Walnuts (Juglans regia) are the edible seed of the walnut tree. Walnuts are technically the seed of a stone fruit and are not a true nut. Walnuts originated in Iran, and have been known and consumed for at least 10,000 years. The Romans spread the walnut across Northern Africa and Europe. The part of the walnut generally consumed is called the kernel. China is the world’s leading producer of walnuts, producing 55% of the world’s total with 2.5 million metric tons per year. The United States is the world’s leading exporter, producing 33% of the world’s exports with 120,000 metric tons.
Walnuts reached the United States in the 1700s from England. In the US walnuts were often referred to as English walnuts despite walnuts never being commercially grown at a large scale in England. Most US commercial walnuts are grown in California. Walnuts first reached California in the mid 1700s, with commercial production beginning in the late 19th century. While the only commercially grown walnut variety is Juglans regia, technically any member of the Juglans genus is a walnut. Black walnuts (Juglans nigra) are native to the US, but are not grown commercially due to the difficulty of de-shelling them.
One 1 oz serving of walnuts contains 180 calories. They an excellent source of copper and manganese and a good source of magnesium. Walnuts are high in fat, particularly polyunsaturated fat, as well as protein.
Walnuts contain 4 grams of carbohydrates per serving. They are not a significant source of sugar, containing only 1 gram per serving. Walnuts have a glycemic index of 15, making them a low glycemic food.
Walnuts contain 2 grams of fiber per serving. The fiber in walnuts is approximately 30% soluble fiber and 70% insoluble fiber. Insoluble fiber can be helpful in preventing constipation and promotes regular bowel movements. Soluble fiber also aids in healthy bowel movements, can lower cholesterol, and helps diabetics maintain blood glucose levels.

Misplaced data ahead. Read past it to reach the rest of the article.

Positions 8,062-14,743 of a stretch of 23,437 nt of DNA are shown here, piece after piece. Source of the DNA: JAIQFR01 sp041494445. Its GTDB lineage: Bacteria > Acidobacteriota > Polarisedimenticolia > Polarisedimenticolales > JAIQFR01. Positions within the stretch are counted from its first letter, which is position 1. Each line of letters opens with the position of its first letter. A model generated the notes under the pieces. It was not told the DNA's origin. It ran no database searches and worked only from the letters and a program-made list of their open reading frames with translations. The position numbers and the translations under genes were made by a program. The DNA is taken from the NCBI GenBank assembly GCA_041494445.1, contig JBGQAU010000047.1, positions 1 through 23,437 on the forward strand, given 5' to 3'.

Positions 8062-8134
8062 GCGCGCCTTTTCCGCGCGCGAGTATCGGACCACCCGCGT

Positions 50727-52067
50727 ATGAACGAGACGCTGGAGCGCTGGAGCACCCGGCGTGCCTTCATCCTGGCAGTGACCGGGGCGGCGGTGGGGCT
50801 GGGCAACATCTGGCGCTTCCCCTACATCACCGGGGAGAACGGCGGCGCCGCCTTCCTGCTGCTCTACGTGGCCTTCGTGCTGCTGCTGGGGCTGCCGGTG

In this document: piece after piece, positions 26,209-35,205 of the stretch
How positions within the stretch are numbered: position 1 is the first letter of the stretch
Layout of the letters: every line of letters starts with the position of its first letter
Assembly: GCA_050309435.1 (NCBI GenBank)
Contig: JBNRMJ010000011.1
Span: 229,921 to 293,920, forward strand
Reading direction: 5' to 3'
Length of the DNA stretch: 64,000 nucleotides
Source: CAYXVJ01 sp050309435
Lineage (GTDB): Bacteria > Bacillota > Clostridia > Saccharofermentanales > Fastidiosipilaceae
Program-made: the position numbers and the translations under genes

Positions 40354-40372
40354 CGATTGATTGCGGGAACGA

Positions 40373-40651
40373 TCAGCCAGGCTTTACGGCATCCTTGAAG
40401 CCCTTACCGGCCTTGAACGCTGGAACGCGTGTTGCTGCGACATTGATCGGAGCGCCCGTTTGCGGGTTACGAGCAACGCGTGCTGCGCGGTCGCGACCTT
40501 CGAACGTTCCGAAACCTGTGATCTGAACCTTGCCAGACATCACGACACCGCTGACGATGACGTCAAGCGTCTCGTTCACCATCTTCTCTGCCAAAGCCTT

Walnuts contain 4 g of protein per serving. While they are a good source of protein, walnuts contain limiting amounts of the essential amino acids lysine and methionine.
Walnuts contain 18 g of fat per serving. Approximately 90% of the fat in walnuts is unsaturated fat. The major fatty acid contained in walnuts is linoleic acid, which accounts for approximately 55% of the fat content of walnuts (1). Oleic acid and linolenic acid are present at approximately 25% and 10% respectively (1). Walnuts are unique amongst nuts in that they contain large amounts of polyunsaturated fatty acids.
Vitamins & Minerals
Walnuts are an excellent source of copper (50% of the FDA recommended daily value) and manganese (42% of the FDA recommended daily value). They are also a good source of magnesium, containing 11% of the FDA recommended daily value. Copper contributes to immune system function and helps prevent oxidative stress. Manganese helps with bone maintenance. Magnesium helps reduce feelings of tiredness and fatigue.
1. Ozkan, G., & Koyuncu, M. A. (2005). Physical and chemical composition of some walnut (Juglans regia L) genotypes grown in Turkey. Grasas y Aceites, 56(2), 141-146.
Walnuts have the highest antioxidant content of any nut (2). The antioxidant capacity of walnuts is higher than that found in a glass of red wine, a cup of apple juice, or a bar of chocolate (3). The most notable antioxidant classes in walnuts are phenolic compounds especially tannins, as well as tocopherols and melatonin (4). While some of these antioxidants are present in the walnut kernel, the majority are found in the thin, dark colored skin surrounding the walnut kernel (5). This skin is sometimes removed to better preserve walnuts, as it oxidizes more quickly than the walnut kernel. Tannins can help reduce blood pressure and improve blood lipid composition. Tocopherols help prevent oxidative stress in the body.
2. Arcan, I., & Yemenicioğlu, A. (2009). Antioxidant activity and phenolic content of fresh and dry nuts with or without the seed coat. Journal of Food Composition and Analysis, 22(3), 184-188.2.
3. Anderson, K. J., Teuber, S. S., Gobeille, A., Cremin, P., Waterhouse, A. L., & Steinberg, F. M. (2001). Walnut polyphenolics inhibit in vitro human plasma and LDL oxidation. The Journal of Nutrition, 131(11), 2837-2842.
4. Fukuda, T., Ito, H., & Yoshida, T. (2003). Antioxidative polyphenols from walnuts (Juglans regia L.). Phytochemistry, 63(7), 795-801.
5. Jahanban-Esfahlan, A., Ostadrahimi, A., Tabibiazar, M., & Amarowicz, R. (2019). A comparative review on the extraction, antioxidant content and antioxidant potential of different parts of walnut (Juglans regia L.) fruit and tree. Molecules, 24(11), 2133.